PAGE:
Home News Fringe Festival returns live, indoors and in-person

Fringe Festival returns live, indoors and in-person

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CINCINNATI — For the first time since 2019, Cincinnati is preparing to welcome back one of the biggest and weirdest performing arts festivals in Ohio, including dozens of live, in-person and indoor shows throughout Over-the-Rhine.

The Cincinnati Fringe Festival returns Friday, June 3, hoping to welcome thousands of theater-goers back to the city and reignite local passion for independent art.


What You Need To Know

  • The festival runs from June 3-18
  • It’s the first time back to indoor, in-person performances since 2019
  • Fringe features independent artists, mostly from the Cincinnati area
  • he Know Theatre produces the festival and typically sells a few thousands tickets

 

Hartman organizes the setup of a pop-up theater.

Its host for more than 15 years, the Know Theatre produces Cincy Fringe to mark the end of its production season and offer opportunities for local, national and international artists to showcase their work on pop-up stages throughout Over-the-Rhine.

The Cincinnati Art Academy provided five of its rooms as potential venues, and Katie Hartman, this year’s Fringe producer spent Memorial Day weekend ensuring those theaters came together to offer everything their productions needed.

“They’re going to blackout all these gorgeous windows so that we can achieve a blackout in this space,” she said showing off an art studio in the process of transforming into a theater.

The Main Stage will be at the Know Theatre itself and one of the parking lots between the buildings will host the outdoor “Looking Good Stage,” named for the mural sharing that message on the side of the theatre building.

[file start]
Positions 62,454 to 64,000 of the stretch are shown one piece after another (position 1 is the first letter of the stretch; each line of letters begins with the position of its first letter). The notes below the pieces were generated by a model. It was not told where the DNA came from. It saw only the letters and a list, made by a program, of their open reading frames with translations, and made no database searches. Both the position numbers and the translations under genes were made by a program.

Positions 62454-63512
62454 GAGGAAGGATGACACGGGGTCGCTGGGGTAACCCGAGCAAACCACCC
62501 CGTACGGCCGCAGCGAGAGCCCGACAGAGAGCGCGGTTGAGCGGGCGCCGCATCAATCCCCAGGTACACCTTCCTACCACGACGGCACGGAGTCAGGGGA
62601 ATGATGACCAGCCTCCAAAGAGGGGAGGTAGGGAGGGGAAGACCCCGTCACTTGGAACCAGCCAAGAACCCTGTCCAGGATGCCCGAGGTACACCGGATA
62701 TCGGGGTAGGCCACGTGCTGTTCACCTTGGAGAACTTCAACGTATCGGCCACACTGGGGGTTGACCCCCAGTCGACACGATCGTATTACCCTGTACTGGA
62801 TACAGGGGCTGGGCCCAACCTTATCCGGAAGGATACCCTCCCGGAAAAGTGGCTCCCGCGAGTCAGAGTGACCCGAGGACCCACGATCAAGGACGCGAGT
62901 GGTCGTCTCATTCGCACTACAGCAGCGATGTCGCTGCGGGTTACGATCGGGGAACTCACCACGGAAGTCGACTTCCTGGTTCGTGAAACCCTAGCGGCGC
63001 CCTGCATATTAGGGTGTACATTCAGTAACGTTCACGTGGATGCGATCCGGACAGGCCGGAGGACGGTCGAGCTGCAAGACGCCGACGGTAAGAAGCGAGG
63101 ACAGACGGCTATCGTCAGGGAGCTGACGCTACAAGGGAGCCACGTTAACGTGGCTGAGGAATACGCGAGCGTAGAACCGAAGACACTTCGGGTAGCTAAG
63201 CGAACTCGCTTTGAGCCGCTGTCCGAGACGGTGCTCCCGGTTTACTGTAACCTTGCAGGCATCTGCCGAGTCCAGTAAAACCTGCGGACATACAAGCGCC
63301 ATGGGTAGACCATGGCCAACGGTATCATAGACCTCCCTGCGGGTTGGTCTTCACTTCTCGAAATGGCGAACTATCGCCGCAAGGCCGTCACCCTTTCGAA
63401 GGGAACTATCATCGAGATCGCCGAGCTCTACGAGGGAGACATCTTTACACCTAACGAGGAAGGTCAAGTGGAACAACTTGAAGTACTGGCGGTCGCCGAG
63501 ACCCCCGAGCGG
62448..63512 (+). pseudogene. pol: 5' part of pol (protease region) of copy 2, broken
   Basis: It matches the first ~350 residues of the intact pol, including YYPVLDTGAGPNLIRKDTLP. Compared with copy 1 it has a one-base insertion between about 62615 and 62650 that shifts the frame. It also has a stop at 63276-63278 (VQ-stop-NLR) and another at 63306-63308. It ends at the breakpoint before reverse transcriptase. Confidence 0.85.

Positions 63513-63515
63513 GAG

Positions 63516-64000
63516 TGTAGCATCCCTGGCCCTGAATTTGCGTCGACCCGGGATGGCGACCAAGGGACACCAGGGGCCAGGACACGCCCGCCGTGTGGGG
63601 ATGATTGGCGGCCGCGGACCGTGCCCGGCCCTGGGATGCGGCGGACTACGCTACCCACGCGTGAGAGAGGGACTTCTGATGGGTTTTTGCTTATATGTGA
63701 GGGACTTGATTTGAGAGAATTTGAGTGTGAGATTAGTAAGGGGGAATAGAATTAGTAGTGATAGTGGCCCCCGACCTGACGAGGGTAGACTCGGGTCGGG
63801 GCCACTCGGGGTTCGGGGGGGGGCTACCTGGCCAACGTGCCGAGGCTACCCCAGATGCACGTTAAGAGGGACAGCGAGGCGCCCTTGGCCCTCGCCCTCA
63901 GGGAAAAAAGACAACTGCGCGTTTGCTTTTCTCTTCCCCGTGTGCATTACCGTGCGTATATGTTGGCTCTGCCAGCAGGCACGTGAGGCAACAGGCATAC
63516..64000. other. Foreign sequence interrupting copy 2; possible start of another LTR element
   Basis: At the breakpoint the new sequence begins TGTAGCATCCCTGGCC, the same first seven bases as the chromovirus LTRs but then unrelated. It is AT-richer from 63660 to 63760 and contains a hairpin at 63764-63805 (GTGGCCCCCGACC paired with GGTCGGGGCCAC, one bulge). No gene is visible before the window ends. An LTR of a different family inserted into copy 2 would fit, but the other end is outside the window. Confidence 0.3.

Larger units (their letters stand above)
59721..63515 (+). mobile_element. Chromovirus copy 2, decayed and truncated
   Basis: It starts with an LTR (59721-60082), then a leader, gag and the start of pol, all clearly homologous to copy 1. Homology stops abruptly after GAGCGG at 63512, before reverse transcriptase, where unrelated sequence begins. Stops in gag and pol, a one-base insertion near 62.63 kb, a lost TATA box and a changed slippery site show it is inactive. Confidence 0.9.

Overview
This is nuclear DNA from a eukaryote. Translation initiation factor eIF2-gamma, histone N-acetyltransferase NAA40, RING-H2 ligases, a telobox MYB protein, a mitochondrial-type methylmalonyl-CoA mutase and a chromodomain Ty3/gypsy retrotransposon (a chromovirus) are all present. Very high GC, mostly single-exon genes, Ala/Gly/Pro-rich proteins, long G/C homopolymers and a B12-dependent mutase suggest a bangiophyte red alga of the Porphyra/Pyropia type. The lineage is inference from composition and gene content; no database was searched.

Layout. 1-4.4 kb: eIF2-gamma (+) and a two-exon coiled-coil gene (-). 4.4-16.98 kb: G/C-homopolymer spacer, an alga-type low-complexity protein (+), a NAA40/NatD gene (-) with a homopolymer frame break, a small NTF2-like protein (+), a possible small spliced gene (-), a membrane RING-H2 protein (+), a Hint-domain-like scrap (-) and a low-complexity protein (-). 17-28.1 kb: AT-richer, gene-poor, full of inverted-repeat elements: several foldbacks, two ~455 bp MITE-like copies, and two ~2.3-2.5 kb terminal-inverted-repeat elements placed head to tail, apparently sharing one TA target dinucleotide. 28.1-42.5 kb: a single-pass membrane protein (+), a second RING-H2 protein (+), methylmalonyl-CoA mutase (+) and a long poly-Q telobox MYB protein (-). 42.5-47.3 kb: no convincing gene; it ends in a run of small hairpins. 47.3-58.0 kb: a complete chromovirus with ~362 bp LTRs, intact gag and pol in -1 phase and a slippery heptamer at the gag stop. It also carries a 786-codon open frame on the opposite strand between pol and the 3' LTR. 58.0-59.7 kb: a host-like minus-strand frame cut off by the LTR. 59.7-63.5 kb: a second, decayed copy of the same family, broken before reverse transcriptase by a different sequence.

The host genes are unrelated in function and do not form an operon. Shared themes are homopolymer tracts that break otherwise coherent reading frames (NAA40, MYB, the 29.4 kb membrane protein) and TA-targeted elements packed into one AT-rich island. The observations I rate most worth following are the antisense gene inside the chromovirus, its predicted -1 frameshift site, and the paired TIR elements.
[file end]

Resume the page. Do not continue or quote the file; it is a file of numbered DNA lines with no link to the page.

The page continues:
Between the 28 performances over the next two weeks, art exhibitions and outdoor concerts, Hartman hopes it feels like a return to normal for fans of the festival.

“In a pre-quarantine year, we sold upwards of 9,000 tickets,” she said.

Over the past two years though, Tamara Winters, the Artistic Director at the Know Theatre, said it’s been challenging to provide the same kind of theater experience most of those patrons expect from Fringe or the Know.

“I didn’t realize how much I had missed this community, until it was so clear to me what I had been missing from my life when I got it back,” she said. 

During their 2020 season, Winters said they got little warning before the theater had to close its doors. 

“We had a show on stage, right here it was a show called Alabaster by Audrey Cephaly, really beautiful show,” she said. “It was only two weeks into its run, and it was about to get shut down completely.”

Winters said they were able to shift gears and distribute the show to their ticket-holders through video-on-demand. While video offered one way to keep performances going through 2021 and Fringe 2021 was able to run a hybrid outdoor and streaming festival, Winters said it was a relief to get a few 2022 projects back on stage. 

Winters at the Know Theatre stage.

“That feeling when you’re surrounded by a group of people all experiencing the same story at the same time through whatever lens you bring to it and just feeling that charge of energy when it’s time to clap,” she said. 

With the Fringe Festival returning to its normal format, Winters and Hartman both hope it signals a return to theater-going as they know it.

“It becomes just a fantastic bustling area that is very alive,” Hartman said.

The festival runs from June 3 to June 18. Tickets and passes are available on the Fringe Festival website.

Due to the close quarters in each of the pop-up theaters, the Fringe Festival requests all visitors wear masks at their indoor venues.

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